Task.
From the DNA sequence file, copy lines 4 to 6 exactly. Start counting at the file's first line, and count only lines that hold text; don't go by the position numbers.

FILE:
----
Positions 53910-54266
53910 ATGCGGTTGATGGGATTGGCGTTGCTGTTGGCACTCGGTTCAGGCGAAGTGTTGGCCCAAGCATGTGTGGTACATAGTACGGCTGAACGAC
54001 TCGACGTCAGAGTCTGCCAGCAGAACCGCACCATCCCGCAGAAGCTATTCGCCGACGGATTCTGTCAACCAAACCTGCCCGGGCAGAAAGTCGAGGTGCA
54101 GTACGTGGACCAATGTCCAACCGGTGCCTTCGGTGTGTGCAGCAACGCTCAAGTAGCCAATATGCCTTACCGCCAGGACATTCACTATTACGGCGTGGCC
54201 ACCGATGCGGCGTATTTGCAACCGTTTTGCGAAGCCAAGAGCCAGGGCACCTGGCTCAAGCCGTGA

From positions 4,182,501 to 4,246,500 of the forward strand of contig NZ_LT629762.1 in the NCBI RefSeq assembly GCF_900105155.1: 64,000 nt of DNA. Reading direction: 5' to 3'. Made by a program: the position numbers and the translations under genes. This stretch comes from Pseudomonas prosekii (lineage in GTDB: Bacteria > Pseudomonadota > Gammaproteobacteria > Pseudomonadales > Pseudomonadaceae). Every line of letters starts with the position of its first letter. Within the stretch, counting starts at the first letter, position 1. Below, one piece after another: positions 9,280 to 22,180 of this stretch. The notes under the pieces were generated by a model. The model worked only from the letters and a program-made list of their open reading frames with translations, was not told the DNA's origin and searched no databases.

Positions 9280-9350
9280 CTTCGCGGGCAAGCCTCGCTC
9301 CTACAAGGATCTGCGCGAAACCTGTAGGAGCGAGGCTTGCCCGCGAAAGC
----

54101 GTACGTGGACCAATGTCCAACCGGTGCCTTCGGTGTGTGCAGCAACGCTCAAGTAGCCAATATGCCTTACCGCCAGGACATTCACTATTACGGCGTGGCC
54201 ACCGATGCGGCGTATTTGCAACCGTTTTGCGAAGCCAAGAGCCAGGGCACCTGGCTCAAGCCGTGA

From positions 4,182,501 to 4,246,500 of the forward strand of contig NZ_LT629762.1 in the NCBI RefSeq assembly GCF_900105155.1: 64,000 nt of DNA. Reading direction: 5' to 3'. Made by a program: the position numbers and the translations under genes. This stretch comes from Pseudomonas prosekii (lineage in GTDB: Bacteria > Pseudomonadota > Gammaproteobacteria > Pseudomonadales > Pseudomonadaceae). Every line of letters starts with the position of its first letter. Within the stretch, counting starts at the first letter, position 1. Below, one piece after another: positions 9,280 to 22,180 of this stretch. The notes under the pieces were generated by a model. The model worked only from the letters and a program-made list of their open reading frames with translations, was not told the DNA's origin and searched no databases.